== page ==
Public defender and victims’ rights ordinances passed in Council

by Mar 3, 2022NEWS ka-no-he-da0 comments



One Feather Staff


Thursday morning (March 3) EBCI Tribal Council passed Ordinances 139 and 143, two items that look to reshape the experience in the tribal justice system.

Ord. No. 143 adds criminal defense to the duties of the Legal Assistance Office (LAO) and is the first step towards integrating a public defender to the operations at Tribal Court. Bonnie Claxton, managing attorney of LAO, was there to speak on the ordinance.

“The hope is to continue to provide high-quality legal representation. Have defense attorneys that are dedicated to practicing in Cherokee Court so that we’re not delaying just because attorneys are caught up in other courts. We’ve been working with the Court to see exactly how that transition would happen,” said Claxton.

Tribal Council immediately moved to pass, and it did so unanimously.

“I want to say thank you. If this Tribe’s going to prosecute its members it needs to defend them too. Especially when it comes to children and women and men that need that service. I appreciate this very, very much. It’s been a long time coming,” said Big Cove Rep. Teresa McCoy.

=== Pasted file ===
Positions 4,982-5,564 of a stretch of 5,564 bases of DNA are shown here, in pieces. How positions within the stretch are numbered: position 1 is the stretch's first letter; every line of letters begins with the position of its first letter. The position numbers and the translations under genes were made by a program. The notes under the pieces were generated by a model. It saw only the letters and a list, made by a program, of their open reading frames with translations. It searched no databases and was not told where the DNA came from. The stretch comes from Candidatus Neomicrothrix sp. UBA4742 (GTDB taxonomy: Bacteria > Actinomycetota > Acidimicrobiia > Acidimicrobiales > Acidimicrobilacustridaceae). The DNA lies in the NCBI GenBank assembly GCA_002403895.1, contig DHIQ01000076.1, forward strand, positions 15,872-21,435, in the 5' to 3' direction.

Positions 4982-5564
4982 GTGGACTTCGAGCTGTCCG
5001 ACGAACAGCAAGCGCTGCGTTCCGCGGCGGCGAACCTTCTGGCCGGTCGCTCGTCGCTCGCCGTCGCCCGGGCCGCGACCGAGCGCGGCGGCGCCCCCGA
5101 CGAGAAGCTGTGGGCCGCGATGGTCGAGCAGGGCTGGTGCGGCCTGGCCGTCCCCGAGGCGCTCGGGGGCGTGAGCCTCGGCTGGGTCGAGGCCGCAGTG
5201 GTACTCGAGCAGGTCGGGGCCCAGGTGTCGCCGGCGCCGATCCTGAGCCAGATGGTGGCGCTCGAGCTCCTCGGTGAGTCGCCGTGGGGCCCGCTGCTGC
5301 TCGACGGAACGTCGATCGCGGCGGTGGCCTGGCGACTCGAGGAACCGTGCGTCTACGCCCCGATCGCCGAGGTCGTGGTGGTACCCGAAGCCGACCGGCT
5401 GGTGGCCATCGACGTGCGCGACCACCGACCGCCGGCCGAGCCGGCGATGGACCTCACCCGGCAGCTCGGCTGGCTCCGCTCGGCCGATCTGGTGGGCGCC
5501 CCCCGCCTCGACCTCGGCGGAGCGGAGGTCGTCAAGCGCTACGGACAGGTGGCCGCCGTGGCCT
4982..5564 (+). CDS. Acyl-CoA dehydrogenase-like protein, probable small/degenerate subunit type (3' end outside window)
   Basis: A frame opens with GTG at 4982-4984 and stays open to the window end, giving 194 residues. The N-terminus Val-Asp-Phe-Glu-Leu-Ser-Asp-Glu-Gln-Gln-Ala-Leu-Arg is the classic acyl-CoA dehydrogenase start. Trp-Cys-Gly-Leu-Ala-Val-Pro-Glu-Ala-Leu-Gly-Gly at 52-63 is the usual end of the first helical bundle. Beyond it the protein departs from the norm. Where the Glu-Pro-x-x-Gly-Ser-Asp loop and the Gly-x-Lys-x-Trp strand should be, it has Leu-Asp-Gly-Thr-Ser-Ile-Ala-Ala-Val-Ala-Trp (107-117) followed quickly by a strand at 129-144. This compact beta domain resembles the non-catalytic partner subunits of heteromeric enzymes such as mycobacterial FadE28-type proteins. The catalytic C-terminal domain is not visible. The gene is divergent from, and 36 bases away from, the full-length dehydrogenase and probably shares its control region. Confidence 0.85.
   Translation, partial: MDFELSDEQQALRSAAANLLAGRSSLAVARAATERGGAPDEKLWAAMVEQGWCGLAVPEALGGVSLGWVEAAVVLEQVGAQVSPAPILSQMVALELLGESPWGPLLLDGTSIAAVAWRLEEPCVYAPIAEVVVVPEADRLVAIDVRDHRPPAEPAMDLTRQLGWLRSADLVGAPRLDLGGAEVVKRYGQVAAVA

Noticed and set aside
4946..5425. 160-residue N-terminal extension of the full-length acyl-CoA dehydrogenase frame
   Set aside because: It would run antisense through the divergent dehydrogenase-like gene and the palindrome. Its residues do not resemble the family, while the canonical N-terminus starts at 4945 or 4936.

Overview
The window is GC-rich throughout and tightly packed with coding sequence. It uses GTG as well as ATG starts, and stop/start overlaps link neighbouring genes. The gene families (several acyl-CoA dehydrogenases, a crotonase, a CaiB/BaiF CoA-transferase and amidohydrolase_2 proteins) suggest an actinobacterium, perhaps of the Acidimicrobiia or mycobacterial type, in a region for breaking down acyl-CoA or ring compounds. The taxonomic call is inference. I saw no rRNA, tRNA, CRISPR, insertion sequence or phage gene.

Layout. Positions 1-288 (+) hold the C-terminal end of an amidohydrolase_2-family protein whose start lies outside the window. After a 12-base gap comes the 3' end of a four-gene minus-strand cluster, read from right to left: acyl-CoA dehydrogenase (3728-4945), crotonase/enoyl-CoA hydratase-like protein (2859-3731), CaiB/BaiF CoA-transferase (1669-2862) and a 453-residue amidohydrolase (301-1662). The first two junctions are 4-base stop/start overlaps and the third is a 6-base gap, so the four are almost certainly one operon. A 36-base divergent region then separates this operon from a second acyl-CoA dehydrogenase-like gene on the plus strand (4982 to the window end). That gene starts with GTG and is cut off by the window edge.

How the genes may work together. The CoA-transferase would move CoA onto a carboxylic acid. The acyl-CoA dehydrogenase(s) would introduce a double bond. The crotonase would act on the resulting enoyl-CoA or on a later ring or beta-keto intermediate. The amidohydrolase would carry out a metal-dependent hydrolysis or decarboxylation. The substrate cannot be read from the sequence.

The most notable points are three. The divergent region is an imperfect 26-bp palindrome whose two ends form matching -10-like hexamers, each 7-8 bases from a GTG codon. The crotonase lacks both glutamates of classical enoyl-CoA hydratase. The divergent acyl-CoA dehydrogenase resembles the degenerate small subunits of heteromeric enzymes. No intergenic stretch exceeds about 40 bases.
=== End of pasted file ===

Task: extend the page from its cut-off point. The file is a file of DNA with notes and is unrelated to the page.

Painttown Rep. Dike Sneed also applauded the move but wanted to ensure that progress continued.

“When I was in law enforcement, I had cases go over a year waiting to get them before a judge. With all that being said, I want to make sure you get a victim’s advocate. Make sure. That’s what’s needed,” said Rep. Sneed.

Ten minutes later, Council heard Ord. No. 143, ‘to establish rights of victims of crime in a new Chapter 15C of the Cherokee Code.’ Hannah Smith from the EBCI Office of the Attorney General presented this item.

“What this does is it gives victims a place to go in the Tribal law and understand very specifically what they’re entitled to in terms of their relationship with the prosecutor’s office and the court system whenever they’re a victim of a crime and they want to stay plugged in and be notified when things happen in that case. Like plea offers or sentencing and things like that. They have a voice and it’s defined in the law. They’ll know how to reach out,” said Smith.

“It also puts the burden on our law enforcement officers to simply make victims of crimes aware. As they’re really the first responders or first window of opportunity to make victims aware that we need their contact information and that they have rights to stay informed about their case and have a voice.”

This ordinance was also passed unanimously by Tribal Council.

Associate Judge Barbara Parker was in the chambers to provide updates to Council. She thanked them for their support and offered insight on some of the upcoming changes to the justice system.

“We beg your patience. It is a knot we are untangling. It is a mess, and it is the first time, I think, in 20 years that all of these entities of the justice system have all come together and are sitting down at the table and making these decisions. So, we’re working hard on this,” said Parker.

Leading up to Thursday, this is something that Claxton detailed as well.